The nice thing about disasters is the opportunity for people to re-acquaint themselves with common sense. Suddenly, an explosion of common sense is occurring in the media and even among politicians. Not concerning things like liberty, or sound monetary policy, or sound foreign policy. But, specifically regarding weed.
First came the shot over the bows from San Francisco Assemblyman Tom Ammiano. Proposing that marijuana be regulated and taxed, bringing the state billions in revenue, he introduced some long-overdue legislation that essentially asserts marijuana is no worse than alcohol, and alcohol brings the government big money. Several economists agree with the premise, pointing to a similar policy enacted during the Great Depression that had positive benefits; revenue, decrease of mob power, and a return to personal liberty: the end of Prohibition.
In fact, the positive economic impact is twofold: the massive revenue aside, the cost savings of not prosecuting and not imprisoning pot smokers is equally gargantuan. Study after study has concluded we spend far too much on incarceration. We are, after all, the world’s largest per-capita jailers: one out of every 31 adults is in the corrections system, with more than 1 out of every 100 in prison.
Critics are quick to point out the invisible costs of encouraging marijuana use, from medical costs to crime to lost productivity. The same criticisms were what caused Prohibition to be established, but, as time went by, most were discovered to be simply scaremongering tactics and completely untrue. Being as anywhere from 40% to 60% of Americans have used marijuana, depending on the poll, and roughly half support legalization, I’d say the danger can’t be any greater than that of alcohol or tobacco. In fact, since roughly 85,000 people die from alcohol-related causes every year in the US and another 435,000 die from tobacco, and exactly ZERO die from marijana, despite its prevalance, I’d say odds are good the potential negative effects of legalization are miniscule in comparison.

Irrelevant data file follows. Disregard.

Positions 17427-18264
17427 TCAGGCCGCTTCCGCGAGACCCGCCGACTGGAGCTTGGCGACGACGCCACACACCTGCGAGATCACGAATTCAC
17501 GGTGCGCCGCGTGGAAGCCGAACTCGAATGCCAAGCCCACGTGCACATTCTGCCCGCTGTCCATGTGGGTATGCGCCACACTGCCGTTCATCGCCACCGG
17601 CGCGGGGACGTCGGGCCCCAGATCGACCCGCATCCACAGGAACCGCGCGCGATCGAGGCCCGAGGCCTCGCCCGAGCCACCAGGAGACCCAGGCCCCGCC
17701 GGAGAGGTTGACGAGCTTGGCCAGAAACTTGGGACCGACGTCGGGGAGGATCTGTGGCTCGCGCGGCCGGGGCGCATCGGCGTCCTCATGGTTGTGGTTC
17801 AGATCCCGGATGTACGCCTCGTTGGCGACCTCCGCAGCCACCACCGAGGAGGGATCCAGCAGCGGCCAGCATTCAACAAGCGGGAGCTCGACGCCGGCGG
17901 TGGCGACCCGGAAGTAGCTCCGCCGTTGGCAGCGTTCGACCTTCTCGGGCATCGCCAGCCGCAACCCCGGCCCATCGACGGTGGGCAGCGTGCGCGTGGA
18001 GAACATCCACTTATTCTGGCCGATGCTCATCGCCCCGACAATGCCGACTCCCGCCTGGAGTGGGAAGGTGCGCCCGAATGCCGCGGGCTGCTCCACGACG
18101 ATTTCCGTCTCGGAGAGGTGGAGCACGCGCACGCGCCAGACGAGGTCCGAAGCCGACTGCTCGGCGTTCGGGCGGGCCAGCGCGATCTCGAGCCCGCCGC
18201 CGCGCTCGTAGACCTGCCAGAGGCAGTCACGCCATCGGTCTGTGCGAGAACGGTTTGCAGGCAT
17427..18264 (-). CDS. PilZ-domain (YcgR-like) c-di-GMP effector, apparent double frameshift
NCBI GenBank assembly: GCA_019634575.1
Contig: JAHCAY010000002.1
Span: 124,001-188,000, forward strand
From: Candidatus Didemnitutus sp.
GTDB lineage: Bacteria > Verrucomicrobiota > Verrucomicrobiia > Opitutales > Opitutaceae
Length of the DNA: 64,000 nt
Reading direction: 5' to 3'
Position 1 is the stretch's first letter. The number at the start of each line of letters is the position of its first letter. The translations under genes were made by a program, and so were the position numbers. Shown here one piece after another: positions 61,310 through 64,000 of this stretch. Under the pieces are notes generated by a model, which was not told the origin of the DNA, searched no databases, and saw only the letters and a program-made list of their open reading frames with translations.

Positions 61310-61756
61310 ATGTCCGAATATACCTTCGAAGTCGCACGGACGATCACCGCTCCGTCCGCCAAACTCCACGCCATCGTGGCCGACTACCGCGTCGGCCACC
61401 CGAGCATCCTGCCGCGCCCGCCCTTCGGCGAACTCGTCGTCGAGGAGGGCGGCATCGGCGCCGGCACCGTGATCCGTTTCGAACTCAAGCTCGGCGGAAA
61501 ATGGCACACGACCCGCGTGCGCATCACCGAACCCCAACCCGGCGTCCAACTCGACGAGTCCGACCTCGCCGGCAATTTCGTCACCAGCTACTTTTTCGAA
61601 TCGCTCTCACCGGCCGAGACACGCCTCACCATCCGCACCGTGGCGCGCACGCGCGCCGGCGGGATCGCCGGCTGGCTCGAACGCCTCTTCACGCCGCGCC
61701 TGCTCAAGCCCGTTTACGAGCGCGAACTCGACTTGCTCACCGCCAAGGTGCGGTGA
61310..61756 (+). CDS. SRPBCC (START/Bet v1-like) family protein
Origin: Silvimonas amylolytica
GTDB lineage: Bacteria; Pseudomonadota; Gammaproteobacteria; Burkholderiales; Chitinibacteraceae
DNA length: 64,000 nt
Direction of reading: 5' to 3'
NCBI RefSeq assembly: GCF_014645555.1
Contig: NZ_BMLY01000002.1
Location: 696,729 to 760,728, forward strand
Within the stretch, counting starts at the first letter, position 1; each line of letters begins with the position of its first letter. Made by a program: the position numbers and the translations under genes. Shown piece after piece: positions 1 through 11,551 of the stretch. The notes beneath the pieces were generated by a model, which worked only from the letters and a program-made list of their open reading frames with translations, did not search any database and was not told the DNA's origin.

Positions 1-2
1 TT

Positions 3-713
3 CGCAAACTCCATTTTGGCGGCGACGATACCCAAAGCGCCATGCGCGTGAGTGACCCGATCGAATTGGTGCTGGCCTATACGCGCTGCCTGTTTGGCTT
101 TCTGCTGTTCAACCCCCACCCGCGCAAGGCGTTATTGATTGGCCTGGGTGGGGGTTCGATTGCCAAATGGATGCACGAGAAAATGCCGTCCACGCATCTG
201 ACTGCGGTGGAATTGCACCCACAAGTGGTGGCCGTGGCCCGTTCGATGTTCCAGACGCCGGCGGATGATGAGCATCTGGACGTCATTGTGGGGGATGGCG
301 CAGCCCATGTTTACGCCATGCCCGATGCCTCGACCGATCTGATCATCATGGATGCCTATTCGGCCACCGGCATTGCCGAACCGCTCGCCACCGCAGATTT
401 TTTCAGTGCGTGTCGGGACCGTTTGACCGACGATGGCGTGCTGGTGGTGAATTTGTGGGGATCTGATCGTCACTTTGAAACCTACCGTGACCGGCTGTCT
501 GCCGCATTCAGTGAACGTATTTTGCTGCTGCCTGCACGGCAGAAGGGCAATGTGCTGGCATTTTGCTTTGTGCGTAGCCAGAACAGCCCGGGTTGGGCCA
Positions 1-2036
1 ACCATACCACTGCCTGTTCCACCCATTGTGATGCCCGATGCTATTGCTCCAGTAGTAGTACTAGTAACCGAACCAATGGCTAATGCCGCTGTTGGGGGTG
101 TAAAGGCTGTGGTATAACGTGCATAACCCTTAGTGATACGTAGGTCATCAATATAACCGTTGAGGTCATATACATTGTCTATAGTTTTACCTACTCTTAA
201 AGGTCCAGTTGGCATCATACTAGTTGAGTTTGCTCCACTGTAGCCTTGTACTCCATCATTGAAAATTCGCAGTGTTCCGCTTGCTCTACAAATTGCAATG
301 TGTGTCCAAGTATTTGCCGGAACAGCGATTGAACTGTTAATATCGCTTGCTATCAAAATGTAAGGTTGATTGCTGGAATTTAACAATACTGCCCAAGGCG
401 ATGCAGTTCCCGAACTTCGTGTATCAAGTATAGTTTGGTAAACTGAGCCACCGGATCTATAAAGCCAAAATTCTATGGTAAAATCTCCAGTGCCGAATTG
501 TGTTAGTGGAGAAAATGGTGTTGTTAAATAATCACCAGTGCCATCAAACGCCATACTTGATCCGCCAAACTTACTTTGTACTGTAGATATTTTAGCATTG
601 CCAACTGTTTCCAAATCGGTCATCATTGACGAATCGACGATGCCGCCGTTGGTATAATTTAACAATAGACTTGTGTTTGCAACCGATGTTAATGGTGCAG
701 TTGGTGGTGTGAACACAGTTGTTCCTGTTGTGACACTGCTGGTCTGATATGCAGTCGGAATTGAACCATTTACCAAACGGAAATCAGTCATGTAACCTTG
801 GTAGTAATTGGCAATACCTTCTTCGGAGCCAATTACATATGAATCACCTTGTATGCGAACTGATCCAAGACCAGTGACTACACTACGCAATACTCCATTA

Unrelated, but at the same time very related, the Federal Government signaled it is no longer rabidly, irrationally, opposed to marijuana in all its forms, by announcing it will no longer target sick patients and medical dispensaries in states that have legal provisions for medical use of marijuana. This is huge.
In 1996, California voters passed a law that established for the medical use of marijana but the Federal Government decided it had the authority to overrule state law and it continued to arrest and imprison legal users, even terminal cancer patients. Of course, the last time we had prohibition, we had to actually amend the Constitution of the United States, but due to various devious rulings and interpretations since, the Federal Government somehow decided it had the authority to regulate (read: outlaw) “controlled substances” (read: whatever it wants) without any hindrance (or common sense) so no new Amendment was needed to outlaw pot.
And of course, no objective studies have been done in decades on the effects of marijuana, since you can’t do tests without the physical plant, and the Federal Government refused the plant to any researchers that didn’t show negative effects as a result of the studies. It’s a great approach — I think the Catholic Church did something similar when those pesky heretics tried to promote the idea the world was round.
Anyway, I digress. Here’s to the return of common sense. Hopefully, so-called Conservatives who have been opposed to legalization will question why they vehemently support the Federal Government trampling all over their personal freedoms and imprisoning people at taxpayer expense for the crime of using a drug that is less harmful than aspirin.
Today’s article of doom: the always entertaining Jim Rogers.